Step four:

Review the map and ask questions such as: Why do we do this? Does this bring value to the company or its customers? Does this meet the customers' expectations? Is this better than the way our competition does it? How many people touch/handle this document? Could we eliminate this step? Would it save time to do this first and that last? And so on…

Step five:

Upon completing the “as is” map start discussing solutions and the possible modifications that could be made. Then use them to reconstruct the map using the same technique as the “as is.” It is now time to bring out the ideas that no one was allowed to discuss earlier. Review the map, test it. Once everyone is comfortable with the new process assign ownership by area of responsibility. Be sure to communicate regularly to discuss how the new process is working. Don't be afraid to say when something is not working. Regroup, explore other options and move on. Whenever possible, use objective data to compare to earlier performance (your baseline) with the current to avoid solely relying on feel and speculation.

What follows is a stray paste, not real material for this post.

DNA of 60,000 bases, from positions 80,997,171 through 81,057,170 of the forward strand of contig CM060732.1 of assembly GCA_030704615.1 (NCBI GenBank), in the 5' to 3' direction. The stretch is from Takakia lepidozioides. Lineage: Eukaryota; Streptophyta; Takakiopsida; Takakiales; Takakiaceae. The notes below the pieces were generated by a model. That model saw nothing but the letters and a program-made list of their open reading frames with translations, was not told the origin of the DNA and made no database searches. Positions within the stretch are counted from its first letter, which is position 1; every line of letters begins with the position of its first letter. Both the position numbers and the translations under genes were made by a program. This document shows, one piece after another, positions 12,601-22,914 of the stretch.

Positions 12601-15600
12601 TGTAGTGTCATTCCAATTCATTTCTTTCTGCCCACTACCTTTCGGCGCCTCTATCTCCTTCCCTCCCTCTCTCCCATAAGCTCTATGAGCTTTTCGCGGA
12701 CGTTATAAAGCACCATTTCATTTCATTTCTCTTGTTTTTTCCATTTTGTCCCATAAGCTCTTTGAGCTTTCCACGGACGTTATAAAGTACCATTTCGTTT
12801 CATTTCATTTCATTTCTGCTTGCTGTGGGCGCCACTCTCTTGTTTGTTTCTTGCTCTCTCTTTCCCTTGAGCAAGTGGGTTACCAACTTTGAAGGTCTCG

After leading numerous project teams using the many tools within the Six Sigma methodology I am a firm believer in the methodology. There is a place for strict use of these tools and there is also a place and a need to use many of the soft skills and disciplines to bring about more rapid change in your business.

Using the approach outlined above can create fast learning, continually improving businesses that are able to adapt and conquer the challenges and opportunities associated with change. Firefighting can't be completely eliminated; however, it can be minimized if critical business processes are identified and managed effectively — giving you the competitive edge.

Billy Holliday is rental services operations manager for Puckett Rents, The CAT Rental Store for central and southern Mississippi. He has 13 years experience in the equipment rental and contractor supply business. He has been responsible for sales and operations management and is a certified 6 Sigma Black Belt. His passions include providing world class customer service with a continual focus on product and service innovation for business growth. For more information, email him at [email protected].